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Table 2 Research recommendations for people living with cancer, type 2 diabetes, hypertension, and HIV

From: Advancing the global physical activity agenda: recommendations for future research by the 2020 WHO physical activity and sedentary behavior guidelines development group

Cancer Conduct prospective cohort studies of cancer survivors to include cancer sites for which there is limited or no evidence of an association between physical activity and all cancer outcomes (i.e. cancer recurrence, new primary cancers, cancer-specific mortality and all-cause mortality).
  Conduct prospective cohort studies of cancer survivors that include repeated self-report and device-based measures of physical activity to determine the long-term effects of physical activity on cancer outcomes.
  Conduct prospective cohort studies of cancer survivors within understudied populations as defined by race, ethnicity, socioeconomic status, cancer stage (i.e. advanced or metastatic cancers), or cancer treatment (e.g. cardiotoxic drugs, radiotherapy, hormone treatments)
  Conduct prospective cohort studies in cancer survivors that include objective measures of health-related fitness and follow-up for cancer outcomes.
  Conduct randomized controlled intervention trials in cancer survivors to assess the impact of physical activity on cancer outcomes. Trials should include assessments of different domains, types, and doses of physical activity and their impact on specific cancer types.
Type 2 Diabetes Conduct studies that include both self-report and importantly, device-based measures of physical activity and sedentary time to determine whether measurement modality influences associations with health outcomes, particularly co-morbid conditions, disease progression indicators, physical function, and health related quality of life.
  Conduct RCTs comparing the effects of shifting time from specific forms of sedentary behavior to low-intensity aerobic activity, moderate-intensity aerobic activity, low-intensity muscle-strengthening activity, and moderate-intensity muscle-strengthening activity on indicators of risk of progression of type 2 diabetes.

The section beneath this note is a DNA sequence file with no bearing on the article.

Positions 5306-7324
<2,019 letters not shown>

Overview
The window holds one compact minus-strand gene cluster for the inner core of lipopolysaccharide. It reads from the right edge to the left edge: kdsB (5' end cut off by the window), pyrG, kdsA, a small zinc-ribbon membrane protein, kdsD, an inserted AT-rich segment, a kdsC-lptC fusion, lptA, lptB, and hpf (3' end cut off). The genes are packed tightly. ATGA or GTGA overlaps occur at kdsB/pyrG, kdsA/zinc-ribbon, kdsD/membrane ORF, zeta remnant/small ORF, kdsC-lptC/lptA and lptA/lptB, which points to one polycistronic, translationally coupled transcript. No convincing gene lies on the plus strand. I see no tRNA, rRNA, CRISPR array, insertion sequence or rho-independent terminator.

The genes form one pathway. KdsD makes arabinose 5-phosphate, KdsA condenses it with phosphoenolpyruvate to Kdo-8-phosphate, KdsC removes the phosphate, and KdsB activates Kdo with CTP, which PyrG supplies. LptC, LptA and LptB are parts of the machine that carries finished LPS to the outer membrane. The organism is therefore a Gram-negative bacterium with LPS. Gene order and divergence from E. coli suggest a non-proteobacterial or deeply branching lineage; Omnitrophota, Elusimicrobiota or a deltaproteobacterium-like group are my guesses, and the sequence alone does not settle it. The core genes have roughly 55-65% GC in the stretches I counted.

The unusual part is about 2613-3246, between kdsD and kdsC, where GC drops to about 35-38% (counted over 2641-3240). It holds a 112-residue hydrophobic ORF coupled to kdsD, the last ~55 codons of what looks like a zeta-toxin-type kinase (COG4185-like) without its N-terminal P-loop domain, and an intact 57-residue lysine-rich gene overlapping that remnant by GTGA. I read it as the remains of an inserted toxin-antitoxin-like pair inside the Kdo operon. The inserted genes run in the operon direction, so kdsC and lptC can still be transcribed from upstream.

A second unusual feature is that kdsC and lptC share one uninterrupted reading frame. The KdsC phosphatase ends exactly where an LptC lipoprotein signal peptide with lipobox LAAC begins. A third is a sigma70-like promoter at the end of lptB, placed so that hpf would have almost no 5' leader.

Conduct further systematic and coordinated RCTs on the health effects of tai chi, qigong, and yoga in people with type 2 diabetes to improve this emerging evidence base.
  Conduct research on whether or not individual characteristics (e.g. sex, disease progression) influence the effects of physical activity interventions on health outcomes in people with type 2 diabetes.
Hypertension Conduct studies with greater homogeneity in population characteristics across the studies included in systematic reviews (i.e., exclusively adults with hypertension) to strengthen the evidence on the association between physical activity and comorbid conditions, physical function, health-related quality of life, and disease progression.
  Conduct prospective cohort studies of adults with hypertension using device-based measures of physical activity to determine the dose-response relationship between physical activity and disease progression outcomes.
  Conduct prospective cohort studies of adults with hypertension within understudied populations as defined by race, ethnicity, socioeconomic status, and disease progression.
  Conduct prospective cohort studies in adults with hypertension that include objective measures of physical function and ratings of health-related quality of life.
  Conduct RCTs in adults with hypertension to assess the impact of physical activity on disease progression outcomes. Trials should include assessments of different domains, types, and doses of physical activity and their impact on disease progression.
People Living with HIV Conduct studies on the association between physical activity and health outcomes in people living with HIV living in low- to moderate-income countries.
  Conduct RCTs with intention-to-treat analyses to address high attrition and reduce heterogeneity between studies.
  Conduct RCTs testing different types and doses of exercise on health outcomes in people living with HIV.
  Conduct studies using both self-report and device-based measures of physical activity and sedentary behaviors to improve the quantification of these behaviors.
  Conduct studies that test directly the potential interactions between physical activity and the highly active anti-retroviral therapy on health outcomes such as body composition, cardiometabolic risk and disease progression.